Dec. 10, 2013 -- "Silver Linings Playbook" director David O. Russell continues to bring deeply conflicted characters and gleeful chaos to the big screen in his latest dark comedy "American Hustle." The film follows a busted con artist couple, played by Amy Adams and Christian Bale, forced to work their magic for an FBI agent, Bradley Cooper, who's looking to capture political corruption on tape.
Whether a manipulator or an intended mark, each character is ready to con their way to happiness throughout the film, but as a testament to life, Russell requires each to confront the universal truth that nothing, and no one, is what or they appear to be.
But before this all-star cast could tackle Russell's truth, they each had to go through a labor-intensive transformation.
Bale packed on nearly 50 pounds for the role, and even shaved a part of his head in pursuit of an over-the-top comb over.
The actor, who famously lost more than 60 pounds for his role in "The Machinist," said he gained the weight by "eating crap" for a couple of months.
"It's a lot of fun for about two weeks and then your body starts to say, 'Please, please don't do this anymore,'" Bale told "Nightline."
While Bale seems to have effortlessly lost the 50 pounds, he confesses it happened "much more slowly than I would've done 10 years ago."
For Adams' stripper turned grifter role, the actress had to be comfortable with showing some serious skin.
"It becomes a part of her arsenal of manipulation," Adams said.
The actress shares that when donning her character's dresses with plunging necklines "there was a sort of confidence that happened because your posture has to change to sort of keep everything in place. So it's not until I see the posters that I think, yeah, that's kind of revealing."
Cooper, a former "Sexiest Man Alive," suggested his character should sport an intense curled hairdo "because we kind of wanted to make him look different from me."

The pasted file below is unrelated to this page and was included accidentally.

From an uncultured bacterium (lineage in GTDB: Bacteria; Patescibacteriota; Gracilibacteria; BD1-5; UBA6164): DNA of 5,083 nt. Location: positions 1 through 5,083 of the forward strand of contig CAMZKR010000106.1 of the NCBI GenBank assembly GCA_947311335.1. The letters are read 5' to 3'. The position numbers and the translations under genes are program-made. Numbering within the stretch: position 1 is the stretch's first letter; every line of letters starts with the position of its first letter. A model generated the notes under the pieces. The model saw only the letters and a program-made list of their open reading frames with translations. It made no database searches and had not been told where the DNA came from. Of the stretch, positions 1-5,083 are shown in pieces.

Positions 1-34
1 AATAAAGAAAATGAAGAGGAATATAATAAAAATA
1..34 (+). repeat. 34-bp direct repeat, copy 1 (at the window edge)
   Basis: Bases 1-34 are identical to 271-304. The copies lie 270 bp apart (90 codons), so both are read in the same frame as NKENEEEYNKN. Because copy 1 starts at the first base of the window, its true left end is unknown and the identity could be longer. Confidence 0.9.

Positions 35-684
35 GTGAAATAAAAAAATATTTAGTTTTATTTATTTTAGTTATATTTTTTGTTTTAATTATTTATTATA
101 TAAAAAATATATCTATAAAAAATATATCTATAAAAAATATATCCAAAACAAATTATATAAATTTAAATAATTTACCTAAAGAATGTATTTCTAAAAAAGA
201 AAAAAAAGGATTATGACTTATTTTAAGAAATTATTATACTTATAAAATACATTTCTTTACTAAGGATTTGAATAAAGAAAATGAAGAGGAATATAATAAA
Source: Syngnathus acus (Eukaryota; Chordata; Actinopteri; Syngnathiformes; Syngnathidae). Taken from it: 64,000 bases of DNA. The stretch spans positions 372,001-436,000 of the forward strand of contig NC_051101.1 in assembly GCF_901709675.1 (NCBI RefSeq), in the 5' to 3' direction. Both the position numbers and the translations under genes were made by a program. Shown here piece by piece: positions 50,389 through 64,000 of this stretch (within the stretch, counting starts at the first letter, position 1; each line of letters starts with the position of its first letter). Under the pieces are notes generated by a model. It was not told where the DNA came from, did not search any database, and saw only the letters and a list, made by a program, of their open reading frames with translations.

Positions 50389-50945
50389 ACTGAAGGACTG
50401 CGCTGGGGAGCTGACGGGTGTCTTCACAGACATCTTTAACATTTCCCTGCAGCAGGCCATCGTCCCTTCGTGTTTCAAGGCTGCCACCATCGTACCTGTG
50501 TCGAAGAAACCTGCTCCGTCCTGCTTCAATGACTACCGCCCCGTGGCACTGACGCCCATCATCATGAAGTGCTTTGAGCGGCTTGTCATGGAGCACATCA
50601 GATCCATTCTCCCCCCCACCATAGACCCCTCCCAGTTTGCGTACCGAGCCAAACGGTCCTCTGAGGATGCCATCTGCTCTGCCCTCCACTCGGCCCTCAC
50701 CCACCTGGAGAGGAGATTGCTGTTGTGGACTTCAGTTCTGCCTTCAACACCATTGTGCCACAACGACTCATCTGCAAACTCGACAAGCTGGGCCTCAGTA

Unbeknownst to Cooper at the time, the style would take three hours to achieve every day and would require early trips to the makeup trailer.
"American Hustle" bases its story as loosely as Cooper's root perm on the Abscam stings of the 1970s, in which the FBI taped congressmen taking illegal payments via a fake sheikh and conman Melvin Weinberg, from whom Bale learned the art of deception.
Bale says Weinberg taught him what the art of the con means.
"You believe what you believe as you're doing it. Otherwise no one else is ever going to....'To be a conman, you got to have a big set of balls,' you know?" Bale said.
Life on set was a familiarly unconventional experience for the actors as Russell reteamed with talent who worked with him on previous projects and were familiar with his improvisational style.
"I've only been on two of his sets...but both have the exact same energy, which is very alive. Anything can happen. And you better have slept eight hours," Cooper said.
"A lot of actors like to be very controlled, know exactly what's happening," Bale added. "And I'm not that kind of actor. I like it to be very spontaneous."
"I think that you really strike gold sometimes when you have that attitude," Bale said.